Helene Guillaume was in town today to speak to students at the International University of Monaco. Based in Portugal and working between the UK and US, the 36-year-old entrepreneur grew up Belgium, Hong Kong, Japan and Peru, although her family settled in Monaco a decade ago.
A competitive rugby player who went on to compete in 100-km ultra runs, Half Ironmans, ice swimming and surfing, Helene had little understanding about her own physiology. “I was training and eating like a man,” she recalls. “I wanted to transform an industry through sports performance and female health.”
The “outdoor addict” combined a passion for sport with her Master’s in Finance and Financial Risk Management, as well as her scientific background as a management consultant optimising internal risk models using AI to Fortune 500 companies (including Fannie Mae) to found WILD.AI in 2017 in San Francisco. The app has a free and paid version available on Apple and Google Play.
Although women make up nearly half of the population, a 2018 paper on “Sex Bias in Neuroscience and Biomedical Research” showed that 80% of the animals used in research are male. “These findings cannot be applied to women who are impacted daily by the 500 menstrual cycles they’ll experience over 40 years,” explains the first-time mom. “More so, a 22-year-old taking the pill has different nutritional needs, physiology and digestion than a 47-year-old perimenopausal woman.”
Using the catchphrase “Unleashing the beast in female athletes,” Helene and her 10 employees want to radically advance female health by building the largest record of female datasets— across all ages, life stages and ethnicities—to help women understand their bodies. “Based on fitness trackers, blood tests and pap smears, women have vast amounts of data but it’s not stored in one place. We understand our cars more than our own bodies.”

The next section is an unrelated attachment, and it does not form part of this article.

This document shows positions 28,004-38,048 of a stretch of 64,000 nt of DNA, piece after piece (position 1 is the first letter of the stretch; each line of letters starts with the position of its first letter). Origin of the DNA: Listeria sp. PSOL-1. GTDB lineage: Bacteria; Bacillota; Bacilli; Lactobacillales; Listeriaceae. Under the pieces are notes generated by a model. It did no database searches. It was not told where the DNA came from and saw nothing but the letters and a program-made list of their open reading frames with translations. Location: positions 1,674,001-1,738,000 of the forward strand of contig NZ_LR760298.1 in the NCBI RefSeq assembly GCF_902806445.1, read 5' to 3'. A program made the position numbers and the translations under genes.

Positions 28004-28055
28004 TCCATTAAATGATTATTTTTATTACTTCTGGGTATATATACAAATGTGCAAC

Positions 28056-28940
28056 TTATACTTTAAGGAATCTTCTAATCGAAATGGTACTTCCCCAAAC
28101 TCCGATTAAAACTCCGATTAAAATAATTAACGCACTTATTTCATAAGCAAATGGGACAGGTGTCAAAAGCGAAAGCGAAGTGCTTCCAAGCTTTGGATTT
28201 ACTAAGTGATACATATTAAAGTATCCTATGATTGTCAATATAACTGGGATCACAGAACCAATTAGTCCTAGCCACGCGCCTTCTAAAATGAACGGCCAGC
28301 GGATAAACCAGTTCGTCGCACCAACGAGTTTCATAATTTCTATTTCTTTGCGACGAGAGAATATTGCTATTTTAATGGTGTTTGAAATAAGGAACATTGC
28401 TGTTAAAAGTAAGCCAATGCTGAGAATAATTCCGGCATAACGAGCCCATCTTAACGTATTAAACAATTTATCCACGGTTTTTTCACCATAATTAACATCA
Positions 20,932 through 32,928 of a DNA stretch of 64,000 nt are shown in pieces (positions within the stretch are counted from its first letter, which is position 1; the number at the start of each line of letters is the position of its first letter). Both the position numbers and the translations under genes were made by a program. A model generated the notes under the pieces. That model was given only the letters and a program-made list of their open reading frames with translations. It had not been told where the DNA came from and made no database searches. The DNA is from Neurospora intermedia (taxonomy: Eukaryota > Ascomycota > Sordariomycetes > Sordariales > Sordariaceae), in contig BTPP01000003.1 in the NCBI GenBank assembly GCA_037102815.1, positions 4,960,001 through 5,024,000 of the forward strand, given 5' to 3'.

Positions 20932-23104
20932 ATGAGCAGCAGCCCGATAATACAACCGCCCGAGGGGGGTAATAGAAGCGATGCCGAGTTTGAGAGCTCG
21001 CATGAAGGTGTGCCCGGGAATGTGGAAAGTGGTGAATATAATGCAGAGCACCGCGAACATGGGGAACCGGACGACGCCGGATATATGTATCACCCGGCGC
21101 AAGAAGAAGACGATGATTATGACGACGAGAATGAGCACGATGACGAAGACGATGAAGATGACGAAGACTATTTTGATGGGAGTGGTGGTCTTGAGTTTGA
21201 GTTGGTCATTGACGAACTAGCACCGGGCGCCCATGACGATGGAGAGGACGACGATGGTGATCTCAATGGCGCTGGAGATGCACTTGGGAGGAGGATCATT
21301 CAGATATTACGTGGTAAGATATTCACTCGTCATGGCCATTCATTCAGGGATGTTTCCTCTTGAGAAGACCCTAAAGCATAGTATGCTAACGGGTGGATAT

Through WILD.AI’s research and algorithms, the app can not only predict that in two days a woman will experience bloating or menstrual pain, but also advise how to alleviate these symptoms. It can indicate that during ovulation, when the body is particularly strong, workouts can be pushed, and even be able to foretell a window of a higher sex drive.
According to Statista, the femtech market in 2021 was worth some $51 billion worldwide and is expected to reach $103 billion by 2030. Helene, a former Hedge Fund quant, says angel investors and advisors have been critical to the startup’s growth, enabling WILD.AI to reach some of the most renowned researchers in female health, such as Dr. Stacy Sims, senescence, and human performance.
Funding early on came from the London-based deep tech incubator Entrepreneur First (which includes board member and Linkedin cofounder, Reid Hoffman, and is backed by Greylock Partners, Founders Fund and McKinsey), as well as The Refiners in San Francisco, started by three French entrepreneurs, including Géraldine Le Meur (LeWeb).
In August 2021, Helene appeared on Dragon’s Den to pitch her startup (WATCH Video below) and today WILD.AI has partnerships with Adidas, Garmin and Oura, which she has worked non-stop to develop. “Running a startup is like getting fired a few times a day,” she shares enthusiastically. “Between investors who pull out or strategic partners who don’t come on board … and being a founder is way less sexy than it sounds.”
Article first published April 27, 2023.